At New York Magazine, David Wallace-Wells writes about bees, colony collapse disorder and beekeeper Dave Hackenberg. “It’s been a long decade for bees. We’ve been panicking about them nonstop since 2006, when beekeeper Dave Hackenberg inspected 2,400 hives wintering in Florida and found 400 of them abandoned — totally empty. American beekeepers had experienced dramatic die-offs before, as recently as the previous winter in California and in regular bouts with a deadly bug called the varroa mite since the 1980s. But those die-offs would at least produce bodies pathologists could study. Here, the bees had just disappeared. In the U.K., they called it Mary Celeste syndrome, after the merchant ship discovered off the Azores in 1872 with not a single passenger aboard. The bees hadn’t even scrawled CROATOAN in honey on the door on their way out of the hive.”
Posted February 26, 2012
Sci-fi author Rudy Rucker has been busy, with four books that have come out in the last year or so. I’ve just finished reading his autobiography, Nested Scrolls, and it’s hilarious, insightful, and just about as science-fictional as his novels. You really can’t go wrong with Rucker’s books.
When I was reading Nested Scrolls, it got me thinking: how much should an author’s life and/or opinions affect our perceptions of their books? I get the sense that this question comes up most often for writers (or other artsy folks) who espouse something hateful, or distasteful, or even just obnoxious. But what about the opposite? What about writers who are lovable, or tasteful, or even just delightful? Generally that makes me a loyal, loyal fan.
I’ve run across a few writers who radiate fun and enthusiasm in their personal lives that spills over (perhaps inevitably) into their professional output. I’ve talked about James Gurney here on the Gutter before; Gurney is a really creative guy (more of an artist, but no slouch as a writer), and it’s always fun to see his ideas, but it’s that sense of how generous he is with the community that draws me back. That’s been the sense I get with Rucker as well, so I was curious to see what his autobiography would be like.
Nested Scrolls is an entertaining read but it starts off on a sombre note. A few years ago, Rucker had a near-death experience due to an aneurysm. That’s the kind of thing that makes you reevaluate your life, and finishing his memoir became a priority.
I would classify the book into two pieces: scenes from Rucker’s childhood and adolescence (shading into college) which are composed mainly of shenanigans and hijinx, and the second half which is more about the pair of professions he found himself interested in, mathematician (and later computer science prof) and science fiction writer.
I have to say, I wasn’t expecting the first half of the book to be so Tom-Sawyer-esque (or Penrod-ian or Calvin-and-Hobbes-ish… take your pick of naughty little boy). There are some really outrageous stories, including one that involves a neighbour’s bathroom that’s too priceless to give away here. Rucker also provides some stories about growing up in a small town, and various changes that happened to such a community over the years. It’s all a bit episodic, but the pieces flow together nicely.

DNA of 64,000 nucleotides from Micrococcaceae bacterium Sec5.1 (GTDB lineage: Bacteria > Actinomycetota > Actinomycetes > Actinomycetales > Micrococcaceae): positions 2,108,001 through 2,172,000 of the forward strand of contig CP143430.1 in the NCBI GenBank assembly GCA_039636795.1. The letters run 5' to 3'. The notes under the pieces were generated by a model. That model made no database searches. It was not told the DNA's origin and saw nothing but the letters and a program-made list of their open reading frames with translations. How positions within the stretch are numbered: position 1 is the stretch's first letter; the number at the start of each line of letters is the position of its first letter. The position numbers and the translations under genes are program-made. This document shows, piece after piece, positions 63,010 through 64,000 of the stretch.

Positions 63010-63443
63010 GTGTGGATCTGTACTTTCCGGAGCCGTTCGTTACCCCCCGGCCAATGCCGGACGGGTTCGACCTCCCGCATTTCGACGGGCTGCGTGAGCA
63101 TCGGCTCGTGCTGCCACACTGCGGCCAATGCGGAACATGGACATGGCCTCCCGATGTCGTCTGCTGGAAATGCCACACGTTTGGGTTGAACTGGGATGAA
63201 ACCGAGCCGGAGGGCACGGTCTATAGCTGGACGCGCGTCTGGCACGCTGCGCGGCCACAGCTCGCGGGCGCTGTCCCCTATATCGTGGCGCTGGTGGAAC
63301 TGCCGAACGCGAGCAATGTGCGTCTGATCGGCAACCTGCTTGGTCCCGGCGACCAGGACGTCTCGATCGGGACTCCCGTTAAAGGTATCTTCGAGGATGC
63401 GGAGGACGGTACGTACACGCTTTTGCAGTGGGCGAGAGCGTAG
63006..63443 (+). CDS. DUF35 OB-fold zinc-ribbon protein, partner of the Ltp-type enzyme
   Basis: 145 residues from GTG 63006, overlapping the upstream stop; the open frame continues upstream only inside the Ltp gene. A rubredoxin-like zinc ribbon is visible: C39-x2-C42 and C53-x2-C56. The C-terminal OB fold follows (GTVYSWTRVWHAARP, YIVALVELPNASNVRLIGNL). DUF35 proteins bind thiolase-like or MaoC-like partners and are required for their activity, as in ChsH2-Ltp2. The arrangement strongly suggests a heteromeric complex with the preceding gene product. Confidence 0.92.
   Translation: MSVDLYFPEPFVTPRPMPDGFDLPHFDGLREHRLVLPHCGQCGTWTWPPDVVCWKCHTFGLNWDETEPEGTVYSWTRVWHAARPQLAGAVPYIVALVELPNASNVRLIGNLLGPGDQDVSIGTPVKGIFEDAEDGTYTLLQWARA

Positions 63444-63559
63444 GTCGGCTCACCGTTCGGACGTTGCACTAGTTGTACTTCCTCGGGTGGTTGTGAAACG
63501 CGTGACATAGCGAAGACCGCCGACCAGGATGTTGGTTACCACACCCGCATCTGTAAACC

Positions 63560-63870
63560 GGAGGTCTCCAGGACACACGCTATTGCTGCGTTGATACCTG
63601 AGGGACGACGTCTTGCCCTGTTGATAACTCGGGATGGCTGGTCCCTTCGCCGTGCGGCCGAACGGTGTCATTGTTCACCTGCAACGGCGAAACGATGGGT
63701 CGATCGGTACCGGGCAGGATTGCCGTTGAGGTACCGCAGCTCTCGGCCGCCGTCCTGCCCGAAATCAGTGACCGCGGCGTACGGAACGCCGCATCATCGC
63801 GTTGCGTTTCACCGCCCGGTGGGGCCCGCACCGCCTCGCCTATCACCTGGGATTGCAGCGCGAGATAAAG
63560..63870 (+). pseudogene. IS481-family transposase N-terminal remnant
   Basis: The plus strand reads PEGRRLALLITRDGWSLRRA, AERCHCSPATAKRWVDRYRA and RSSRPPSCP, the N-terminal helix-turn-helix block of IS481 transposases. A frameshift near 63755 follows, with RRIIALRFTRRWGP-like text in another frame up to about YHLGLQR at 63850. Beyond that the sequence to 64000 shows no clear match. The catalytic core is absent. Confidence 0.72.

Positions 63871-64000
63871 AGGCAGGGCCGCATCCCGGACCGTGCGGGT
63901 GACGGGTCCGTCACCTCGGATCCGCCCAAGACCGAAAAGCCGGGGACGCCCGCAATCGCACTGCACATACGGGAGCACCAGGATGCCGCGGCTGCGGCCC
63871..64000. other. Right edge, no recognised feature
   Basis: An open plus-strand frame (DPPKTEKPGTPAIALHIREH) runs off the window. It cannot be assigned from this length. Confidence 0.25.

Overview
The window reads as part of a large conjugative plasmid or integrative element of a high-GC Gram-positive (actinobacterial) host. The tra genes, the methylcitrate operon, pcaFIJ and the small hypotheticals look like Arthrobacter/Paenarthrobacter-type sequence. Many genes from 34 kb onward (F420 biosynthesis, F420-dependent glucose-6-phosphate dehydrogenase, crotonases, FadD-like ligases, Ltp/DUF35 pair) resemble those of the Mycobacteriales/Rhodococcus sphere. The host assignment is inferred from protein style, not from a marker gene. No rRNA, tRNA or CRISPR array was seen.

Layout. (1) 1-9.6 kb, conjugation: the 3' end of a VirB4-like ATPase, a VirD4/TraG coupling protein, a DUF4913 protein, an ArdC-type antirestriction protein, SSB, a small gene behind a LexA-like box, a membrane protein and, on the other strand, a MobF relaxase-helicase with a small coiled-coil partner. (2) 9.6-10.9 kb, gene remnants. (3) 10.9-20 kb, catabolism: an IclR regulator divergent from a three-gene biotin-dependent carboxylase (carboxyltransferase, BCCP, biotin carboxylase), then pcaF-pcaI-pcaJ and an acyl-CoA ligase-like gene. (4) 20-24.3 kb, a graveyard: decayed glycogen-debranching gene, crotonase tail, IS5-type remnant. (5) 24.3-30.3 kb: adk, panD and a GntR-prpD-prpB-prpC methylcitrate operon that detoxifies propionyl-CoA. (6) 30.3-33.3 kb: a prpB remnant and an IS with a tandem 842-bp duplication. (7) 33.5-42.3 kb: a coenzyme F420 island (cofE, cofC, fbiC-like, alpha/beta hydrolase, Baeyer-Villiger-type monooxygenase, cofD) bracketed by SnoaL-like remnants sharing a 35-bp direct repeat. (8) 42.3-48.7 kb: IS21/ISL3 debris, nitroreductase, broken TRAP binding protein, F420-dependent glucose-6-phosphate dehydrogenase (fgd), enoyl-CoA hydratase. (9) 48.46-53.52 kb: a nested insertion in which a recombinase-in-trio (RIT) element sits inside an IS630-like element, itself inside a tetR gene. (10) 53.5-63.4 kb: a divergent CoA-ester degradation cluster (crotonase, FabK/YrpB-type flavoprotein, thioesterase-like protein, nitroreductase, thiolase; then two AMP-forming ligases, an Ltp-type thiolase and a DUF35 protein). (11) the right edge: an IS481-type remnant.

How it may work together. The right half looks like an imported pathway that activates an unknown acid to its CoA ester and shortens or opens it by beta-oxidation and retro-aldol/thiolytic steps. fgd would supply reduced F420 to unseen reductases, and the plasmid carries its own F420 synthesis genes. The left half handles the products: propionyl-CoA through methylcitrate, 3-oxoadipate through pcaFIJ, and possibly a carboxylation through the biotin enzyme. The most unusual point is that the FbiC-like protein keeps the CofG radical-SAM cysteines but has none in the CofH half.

The second half has some personal detail, but it’s more concerned with math and sci-fi matters. Yup, there’s some sex, drugs, and rock ‘n’ roll… I guess it wouldn’t be a memoir of the sixties without that stuff. But Rucker met the love of his life shortly into college, and talks about how family life was an important thing even for a punkish guy like himself. One of the other personal strands in this section is Rucker coming to realize he had a problem with alchohol, and what it took for him to do something about that.
As for his professional life, I liked his stories about math and the eccentric characters in pure math faculties around the world, but I would hesitate to say that I followed the bits and pieces about the fourth dimension and levels of infinity. Rucker has a knack, though, for dramatizing these abstract theories in entertaining and pulp SF ways – I reviewed his book Spaceland here on the Gutter quite a few years ago, a book that is probably his most explicit math-SF crossover.
There is a great deal of detail in the second half of Nested Scrolls about Rucker’s writing life, but I wasn’t kidding earlier when I said that his life is very science-fictional, at the very least in a Rudy-Rucker-ish way. That’s because Rucker likes to write in a style that he calls “transrealism”, where you take tons of detail from your personal life, jazz them up with some speculative conceits, and roll it all together into a fun story. So the similarity between his life memories, in Nested Scrolls, and various of his novels, is not an accident.
To wrap up, I’ll talk a bit about Flurb, a short fiction online magazine that Rucker puts together. Flurb doesn’t pay anything and doesn’t charge anything, but it has accumulated quite an interesting archive in the few years since Rucker started it. Not many writers have the knack, or the connections, to do Flurb, which I think shows that I’m not the only one who reacts favourably to Rucker’s enthusiasm and creativity.
If you’re looking for a taste of Rucker’s writing, it’s easy to find online. His fabulous blog is at www.rudyrucker.com/blog/, appropriately enough. I also like his paintings – to browse the selection or buy prints, just click on the cow and UFO above!
Rucker really is a busy guy. Since I started writing this piece, he has announced his own ebook press, with some worthy items on sale for reasonable prices.